January was a tough month for lions at Brookfield Zoo. The zoo’s two older cats – 14-year-old Isis and 15-year-old Zenda – died within two weeks of each other as the New Year dawned, leaving the zoo with no lions in its collection.
That changed on March 17, when Brookfield Zoo welcomed two 4-year-old male African lions, Brutus and Titus – brothers as it turns out – after a recommendation by the Association of Zoos and Aquariums’ African Lion Species Survival Plan, in which Brookfield Zoo participates.
The Species Survival plan, according to an April 1 press release announcing the lions’ acquisition, “is a cooperative population management and conservation program for select species in accredited North American zoos and aquariums. Each plan manages the species to maintain a healthy and self-sustaining population that is both genetically diverse and demographically stable.”
Just how long either or both will reside at Brookfield Zoo is unclear, since the Species Survival Plan also recommends the two lions as candidates for breeding, so they could be on the move if planners identify potential mates elsewhere.
The plan is in place for African lions, because the species is deemed “vulnerable,” according to the Red List of the International Union for the Conservation of Nature.
According to the press release, there are between 20,000 and 30,000 African lions in the wild, concentrated in just 11 protected areas. The greatest threats to the species survival are hunting and loss of habitat due to development and agriculture. A more recent problem, said the press release, is the demand for lions’ bones and body parts by traditional Asian medicine due to a decline in the number of tigers living in the wild.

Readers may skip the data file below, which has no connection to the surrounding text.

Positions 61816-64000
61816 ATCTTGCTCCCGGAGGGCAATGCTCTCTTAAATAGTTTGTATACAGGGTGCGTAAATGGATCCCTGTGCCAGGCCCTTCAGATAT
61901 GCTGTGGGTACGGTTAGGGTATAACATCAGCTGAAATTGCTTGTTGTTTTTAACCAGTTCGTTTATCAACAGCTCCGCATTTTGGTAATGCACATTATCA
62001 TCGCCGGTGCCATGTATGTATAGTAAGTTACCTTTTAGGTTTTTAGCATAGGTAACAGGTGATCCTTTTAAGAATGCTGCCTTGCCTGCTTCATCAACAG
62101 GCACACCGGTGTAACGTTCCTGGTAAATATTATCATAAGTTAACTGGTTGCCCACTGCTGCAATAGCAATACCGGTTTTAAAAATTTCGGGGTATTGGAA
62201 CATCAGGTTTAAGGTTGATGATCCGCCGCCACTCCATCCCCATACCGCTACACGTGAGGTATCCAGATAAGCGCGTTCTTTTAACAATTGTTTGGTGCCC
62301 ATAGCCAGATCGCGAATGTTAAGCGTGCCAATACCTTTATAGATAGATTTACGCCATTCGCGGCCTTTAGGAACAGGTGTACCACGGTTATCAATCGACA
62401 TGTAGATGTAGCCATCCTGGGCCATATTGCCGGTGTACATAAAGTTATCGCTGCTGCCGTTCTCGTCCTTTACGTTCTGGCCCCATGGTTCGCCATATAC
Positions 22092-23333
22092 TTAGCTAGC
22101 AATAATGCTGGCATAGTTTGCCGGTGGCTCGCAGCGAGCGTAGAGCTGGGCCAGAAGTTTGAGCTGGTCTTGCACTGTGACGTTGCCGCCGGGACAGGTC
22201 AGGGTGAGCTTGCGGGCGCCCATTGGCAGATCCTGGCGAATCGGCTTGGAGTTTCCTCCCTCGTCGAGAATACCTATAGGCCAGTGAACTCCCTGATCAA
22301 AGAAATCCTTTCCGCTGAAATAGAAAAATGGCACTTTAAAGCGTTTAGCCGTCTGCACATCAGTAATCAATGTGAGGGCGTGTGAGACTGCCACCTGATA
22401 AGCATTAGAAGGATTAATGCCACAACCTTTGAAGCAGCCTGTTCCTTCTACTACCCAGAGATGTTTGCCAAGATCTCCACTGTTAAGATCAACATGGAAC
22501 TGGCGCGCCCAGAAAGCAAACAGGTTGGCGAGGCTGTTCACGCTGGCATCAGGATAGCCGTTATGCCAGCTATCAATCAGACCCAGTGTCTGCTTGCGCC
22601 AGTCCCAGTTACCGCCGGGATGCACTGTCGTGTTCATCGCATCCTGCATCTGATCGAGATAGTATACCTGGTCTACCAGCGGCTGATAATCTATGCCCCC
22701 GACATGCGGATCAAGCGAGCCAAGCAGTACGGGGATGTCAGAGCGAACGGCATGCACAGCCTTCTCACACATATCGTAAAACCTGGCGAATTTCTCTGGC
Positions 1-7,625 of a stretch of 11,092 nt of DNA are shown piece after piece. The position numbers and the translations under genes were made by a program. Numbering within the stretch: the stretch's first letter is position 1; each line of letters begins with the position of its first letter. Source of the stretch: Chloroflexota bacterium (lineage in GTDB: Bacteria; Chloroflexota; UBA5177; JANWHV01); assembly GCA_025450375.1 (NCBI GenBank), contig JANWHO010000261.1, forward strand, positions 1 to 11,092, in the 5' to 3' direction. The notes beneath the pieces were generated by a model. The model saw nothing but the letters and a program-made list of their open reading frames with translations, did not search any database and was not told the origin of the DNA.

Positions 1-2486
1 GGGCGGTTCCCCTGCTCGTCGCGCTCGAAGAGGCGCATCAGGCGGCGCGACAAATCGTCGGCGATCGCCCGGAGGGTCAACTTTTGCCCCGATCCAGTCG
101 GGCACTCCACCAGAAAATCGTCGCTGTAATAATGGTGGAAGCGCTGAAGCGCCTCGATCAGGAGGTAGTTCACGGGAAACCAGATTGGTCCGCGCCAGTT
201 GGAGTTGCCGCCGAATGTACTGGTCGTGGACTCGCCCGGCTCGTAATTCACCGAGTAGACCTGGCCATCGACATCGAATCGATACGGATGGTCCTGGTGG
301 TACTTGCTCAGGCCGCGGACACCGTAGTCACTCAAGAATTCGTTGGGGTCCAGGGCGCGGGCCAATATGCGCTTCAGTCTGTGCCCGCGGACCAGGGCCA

The lions come from Hogle Zoo in Utah and were introduced to the public – the zoo remains closed through at least the end of April due to the COVID-19 pandemic – via a Facebook Live “Bringing the Zoo to You” keeper chat on April 2. That video is available to watch on the Brookfield Zoo Facebook page and on the zoo’s YouTube channel .
Presenting the lions in the video is Bill Zeigler, senior vice president of animal programs for the Chicago Zoological Society, which operates Brookfield Zoo.
“Before we had to close the zoo, guests were inquiring as to when we would be getting lions again following the devastating loss of our previous pair,” said Zeigler in the press release. “We wanted to share some happy news during this trying time and are looking forward to when guests can visit the zoo to see Brutus and Titus.”
According to the press release, Titus and Brutus were born Feb. 24, 2016. Once visitors can visit in person again, the lions will be on display in the Big Cat walkway and visitors will be able to distinguish the two through their features. Brutus has a long, dark and straight mane, while Titus’ mane is shorter, lighter and bit frizzy. Titus is also a bit taller than Brutus.
The press release also states that zoo keepers have also noticed differences in the two lions’ personalities. Brutus appears to be the “calmer” of the pair, while Titus is more active.
“The brothers are very bonded and often sleep next to one another,” the press release states.
Brookfield Zoo is also inviting anyone interesting in helping fund the care of Titus and Brutus to participate in its Animal Adoption program. Information about the program is available on the Brookfield Zoo website at CZS.org/FeaturedCreature.